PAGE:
Cost of Statehouse remodel growsAssociated Press
TOPEKA — Costs from the ongoing renovation of the Kansas Statehouse could reach $340 million — tripling some early estimates — a prospect that frustrated legislators on Thursday as they grappled with financial problems that are forcing them to make big budget cuts.
The Senate's version of a proposed budget for the fiscal year beginning July 1 would authorize almost $55 million in new bonds to finance the renovation. Almost $22 million would cover the cost of replacing copper plates on the building's roof and dome, to prevent leaks, and another $13 million would finish a basement visitor center.
House members haven't considered another round of bonds to cover the project's costs, and they're likely to force a discussion about how much to allow. But if legislators don't authorize some new debt, work on the sealed-off north wing can't be completed.
Senators didn't discuss the Statehouse renovation before approving their proposed budget earlier this week, allowing the provisions authorizing the new bonds to slip through largely unnoticed. But Senate President Steve Morris, R-Hugoton, who strongly supports the renovation, said the chamber isn't hiding its plans.
"It has to be done," he said Thursday.
Since the renovation began in 2001, the results have often been stunning, with offices, committee rooms and hallways returning to rich colors and ornate patterns of decades past. The work also is giving the Statehouse modern heating, air- conditioning, water and fire safety systems. Legislators' offices are less cramped, and better meeting rooms make events more accessible to the public.
Yet for critics, the project has become a symbol of needless extravagance and misplaced priorities as legislators try to close a projected $493 million budget shortfall for the next fiscal year. Even as the Senate's proposed budget floats the new bonds to keep the work going, it cuts base aid to public schools by $226 per student, or 5.6 percent.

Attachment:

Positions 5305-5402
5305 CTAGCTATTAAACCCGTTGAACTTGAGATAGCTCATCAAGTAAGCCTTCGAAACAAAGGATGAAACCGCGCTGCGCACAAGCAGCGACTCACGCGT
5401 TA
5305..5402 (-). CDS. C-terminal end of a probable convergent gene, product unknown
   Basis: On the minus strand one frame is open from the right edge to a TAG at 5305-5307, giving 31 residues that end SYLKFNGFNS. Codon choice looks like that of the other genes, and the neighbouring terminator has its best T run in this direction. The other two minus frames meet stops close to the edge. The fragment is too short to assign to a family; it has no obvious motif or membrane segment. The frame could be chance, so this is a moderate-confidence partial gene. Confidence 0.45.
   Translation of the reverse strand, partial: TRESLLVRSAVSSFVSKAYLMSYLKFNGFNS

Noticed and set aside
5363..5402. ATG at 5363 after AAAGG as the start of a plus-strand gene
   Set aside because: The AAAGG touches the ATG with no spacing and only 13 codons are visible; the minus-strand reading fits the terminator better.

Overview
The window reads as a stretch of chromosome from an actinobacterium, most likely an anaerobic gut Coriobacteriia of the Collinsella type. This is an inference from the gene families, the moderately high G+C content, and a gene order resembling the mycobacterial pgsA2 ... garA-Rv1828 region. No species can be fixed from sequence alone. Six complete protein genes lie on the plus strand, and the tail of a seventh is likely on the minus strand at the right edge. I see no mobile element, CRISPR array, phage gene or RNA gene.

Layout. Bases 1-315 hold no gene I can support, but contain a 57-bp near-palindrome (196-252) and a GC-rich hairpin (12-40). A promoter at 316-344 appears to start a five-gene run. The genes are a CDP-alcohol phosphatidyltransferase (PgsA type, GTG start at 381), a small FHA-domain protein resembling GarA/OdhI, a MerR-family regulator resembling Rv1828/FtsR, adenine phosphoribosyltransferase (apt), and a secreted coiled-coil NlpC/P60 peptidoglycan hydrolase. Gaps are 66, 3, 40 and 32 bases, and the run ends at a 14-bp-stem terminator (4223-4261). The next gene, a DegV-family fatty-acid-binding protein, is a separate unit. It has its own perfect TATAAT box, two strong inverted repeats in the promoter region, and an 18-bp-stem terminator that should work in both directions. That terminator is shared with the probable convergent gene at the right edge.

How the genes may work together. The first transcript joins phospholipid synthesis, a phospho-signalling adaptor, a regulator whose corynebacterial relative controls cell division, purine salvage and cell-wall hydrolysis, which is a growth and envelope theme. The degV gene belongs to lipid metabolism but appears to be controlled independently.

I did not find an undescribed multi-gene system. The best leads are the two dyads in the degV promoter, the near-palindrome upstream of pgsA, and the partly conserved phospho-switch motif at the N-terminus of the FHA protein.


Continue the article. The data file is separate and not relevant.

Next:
"Here we are, on the one hand, spending lavishly on our state Capitol," said Sen. Chris Steineger, R-Kansas City, who has long questioned how the project has been managed. "My priority is public schools."
Early estimates put the cost of the entire renovation at between $90 million and $120 million, though that was before legislative leaders added an underground parking garage and approved an expansion of the basement for new offices. It also was before the state discovered unexpected needs for repairing the exterior stone and copper dome.
The work also has proven more time-consuming than originally expected. One early timetable projected the renovation finishing in October 2010. The completion date now is August 2013.
"We'll have to make a decision as to what we do about finishing the project out and how much that truly costs," said House Speaker Mike O'Neal, R-Hutchinson. "What the Senate has done, I think, is captured the top number."
Officials believe the state can't avoid some expenses. For example, air-conditioning chillers serving the Statehouse are more than 40 years old, and replacing them costs nearly $3 million. Outside work tore up the grounds, driveways and sidewalks; replacing them and doing new landscaping would cost $7 million.
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